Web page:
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New chief for Deline First Nations

Lyndsay Herman
Northern News Services
Published Monday, June 4, 2012

Celebrations abounded on May 26 as the Deline First Nation swore in Leonard Kenny as chief and eight new council members were elected.

"I felt very honoured," said Kenny. "I was excited. I was thinking about the challenges ahead of me but I also thought about my own personal experience ... I come to the position with experience so I felt good and comfortable."

Paulina Roche, manager of Deline First Nation, stated in an e-mail to News/North that the election ceremony was followed by a feast and drum dancing until 11 p.m.

Kenny said this election had one of the best voter turnouts to-date - 58 per cent - and he is glad to see voters taking their voting responsibility so seriously.

"It's very important that they come out because it just makes us, the leaders, accountable," he said. "It shows that it's important to them who they select."

Kenny has two specific goals for his three-year term, he said, but if all goes according to plan, his term may be only two years.

"We've been working on self-government for the past 15 years and that's one of the things I'd like to see done while I'm chief," he said.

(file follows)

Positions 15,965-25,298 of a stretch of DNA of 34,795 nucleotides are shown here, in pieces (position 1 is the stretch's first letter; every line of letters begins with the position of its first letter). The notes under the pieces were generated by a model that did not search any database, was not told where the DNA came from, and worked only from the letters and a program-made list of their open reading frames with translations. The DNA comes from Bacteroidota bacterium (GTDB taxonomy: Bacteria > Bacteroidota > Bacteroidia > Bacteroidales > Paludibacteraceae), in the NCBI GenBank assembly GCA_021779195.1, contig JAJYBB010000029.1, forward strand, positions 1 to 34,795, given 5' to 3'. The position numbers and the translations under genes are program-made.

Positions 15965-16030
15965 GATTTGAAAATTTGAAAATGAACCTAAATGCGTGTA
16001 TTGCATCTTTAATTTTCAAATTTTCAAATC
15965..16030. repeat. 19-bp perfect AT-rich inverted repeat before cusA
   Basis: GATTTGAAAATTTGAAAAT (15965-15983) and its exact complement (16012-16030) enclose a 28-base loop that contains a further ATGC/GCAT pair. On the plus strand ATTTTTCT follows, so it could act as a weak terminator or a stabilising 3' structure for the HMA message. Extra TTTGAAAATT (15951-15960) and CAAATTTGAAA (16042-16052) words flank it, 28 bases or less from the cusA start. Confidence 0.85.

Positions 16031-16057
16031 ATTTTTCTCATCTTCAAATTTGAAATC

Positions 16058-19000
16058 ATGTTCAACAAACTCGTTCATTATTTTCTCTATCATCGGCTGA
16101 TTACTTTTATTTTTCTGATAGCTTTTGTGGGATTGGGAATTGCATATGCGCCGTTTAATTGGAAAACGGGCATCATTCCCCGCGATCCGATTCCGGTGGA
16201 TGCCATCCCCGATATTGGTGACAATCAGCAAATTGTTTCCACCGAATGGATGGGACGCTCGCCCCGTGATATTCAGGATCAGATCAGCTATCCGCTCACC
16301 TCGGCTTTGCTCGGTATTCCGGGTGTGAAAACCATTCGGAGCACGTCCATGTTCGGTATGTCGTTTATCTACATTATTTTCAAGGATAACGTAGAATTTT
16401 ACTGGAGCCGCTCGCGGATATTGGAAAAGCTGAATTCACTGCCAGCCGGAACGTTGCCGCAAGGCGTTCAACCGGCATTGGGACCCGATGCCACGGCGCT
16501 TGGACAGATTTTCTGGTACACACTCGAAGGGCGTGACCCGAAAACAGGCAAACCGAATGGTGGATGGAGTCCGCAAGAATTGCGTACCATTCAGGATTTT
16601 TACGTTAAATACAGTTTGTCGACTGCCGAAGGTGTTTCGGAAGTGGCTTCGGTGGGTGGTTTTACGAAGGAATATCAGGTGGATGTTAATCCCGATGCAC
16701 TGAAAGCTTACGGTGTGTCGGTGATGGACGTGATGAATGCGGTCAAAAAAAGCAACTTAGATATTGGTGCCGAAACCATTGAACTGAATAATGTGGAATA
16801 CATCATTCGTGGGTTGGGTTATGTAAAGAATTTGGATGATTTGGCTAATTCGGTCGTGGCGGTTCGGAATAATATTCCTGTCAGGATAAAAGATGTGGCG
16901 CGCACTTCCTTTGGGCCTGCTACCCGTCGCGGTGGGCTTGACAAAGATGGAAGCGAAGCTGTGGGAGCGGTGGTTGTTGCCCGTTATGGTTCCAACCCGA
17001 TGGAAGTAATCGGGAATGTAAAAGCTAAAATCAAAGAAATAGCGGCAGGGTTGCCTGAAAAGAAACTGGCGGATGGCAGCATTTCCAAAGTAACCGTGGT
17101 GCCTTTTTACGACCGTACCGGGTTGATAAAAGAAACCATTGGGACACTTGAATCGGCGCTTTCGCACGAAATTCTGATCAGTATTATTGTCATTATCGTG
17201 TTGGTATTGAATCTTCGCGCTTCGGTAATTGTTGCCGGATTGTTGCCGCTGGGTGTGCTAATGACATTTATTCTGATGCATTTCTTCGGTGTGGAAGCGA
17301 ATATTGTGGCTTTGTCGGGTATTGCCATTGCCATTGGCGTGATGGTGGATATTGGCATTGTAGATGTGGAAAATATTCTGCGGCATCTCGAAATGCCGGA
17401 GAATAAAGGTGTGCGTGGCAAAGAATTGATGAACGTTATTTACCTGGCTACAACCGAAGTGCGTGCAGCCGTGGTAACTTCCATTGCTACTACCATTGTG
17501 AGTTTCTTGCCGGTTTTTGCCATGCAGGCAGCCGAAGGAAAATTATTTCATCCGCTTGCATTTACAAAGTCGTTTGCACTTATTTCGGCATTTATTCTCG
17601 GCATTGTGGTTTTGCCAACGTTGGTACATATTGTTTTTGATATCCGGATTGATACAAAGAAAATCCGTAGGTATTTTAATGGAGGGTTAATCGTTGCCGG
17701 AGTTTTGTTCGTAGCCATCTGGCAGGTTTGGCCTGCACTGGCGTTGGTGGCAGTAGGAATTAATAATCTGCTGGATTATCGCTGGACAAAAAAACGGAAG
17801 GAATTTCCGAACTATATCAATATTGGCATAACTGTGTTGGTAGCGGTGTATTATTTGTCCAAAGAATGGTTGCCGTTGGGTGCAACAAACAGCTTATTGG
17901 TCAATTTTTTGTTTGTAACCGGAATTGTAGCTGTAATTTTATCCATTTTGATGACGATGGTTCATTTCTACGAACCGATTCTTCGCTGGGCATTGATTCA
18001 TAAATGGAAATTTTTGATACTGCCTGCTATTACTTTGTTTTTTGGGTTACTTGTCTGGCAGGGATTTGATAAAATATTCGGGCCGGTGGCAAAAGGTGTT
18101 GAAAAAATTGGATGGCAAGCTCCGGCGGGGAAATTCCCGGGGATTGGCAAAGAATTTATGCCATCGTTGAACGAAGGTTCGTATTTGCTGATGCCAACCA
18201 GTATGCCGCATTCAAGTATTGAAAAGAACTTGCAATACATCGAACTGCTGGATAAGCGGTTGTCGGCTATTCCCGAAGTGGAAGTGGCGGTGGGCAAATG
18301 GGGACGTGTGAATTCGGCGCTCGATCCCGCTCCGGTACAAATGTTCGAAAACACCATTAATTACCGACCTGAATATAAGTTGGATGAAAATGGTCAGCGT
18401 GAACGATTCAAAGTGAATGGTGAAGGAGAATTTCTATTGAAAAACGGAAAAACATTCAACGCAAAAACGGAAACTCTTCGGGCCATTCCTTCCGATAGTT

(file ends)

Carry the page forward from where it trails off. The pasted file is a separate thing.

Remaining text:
"My term is three years but if we do finish a self-government agreement within two years then we'll call for a new election."

Kenny said community support for self-government will be a driving force behind the speed of the negotiations but he and Deline chief negotiator, Danny Gaudet, see the agreement reaching ratification within the next two years.

"We're kind of hoping to have all the negotiations wrapped up by December," said Gaudet.

"Our self-government agreement, the main document that gives us all the powers, is pretty much done. The federal government is coming back with some suggestions on changes but if we review them and if they make sense we will adjust them but if not we'll just leave it the way it is.

"After that we get into ratification."

Gaudet said he doesn't expect a devolution agreement between the territorial and federal government to affect the progress of a Deline self-government agreement.

"You try to design (the agreements) so that they're compatible," he said. "So they work together rather than offend each other because the reality is all of this stuff falls under some sort of governance. It's going to have some effect but you try to eliminate that negative effect."

Kenny said his second goal is to see the government talking about a water strategy the Deline community can get behind.

"It's very important for this community because we sit on Great Bear Lake," he said. "We need to keep the water simply because it gives life and for aboriginal people, it's very important to us. The community developed a Great Bear Lake management plan, I think it's referred to as Water Heart, ... and it's been sitting on the shelf here for a while now so I (want) to use that module as the Great Bear Lake Management Plan."

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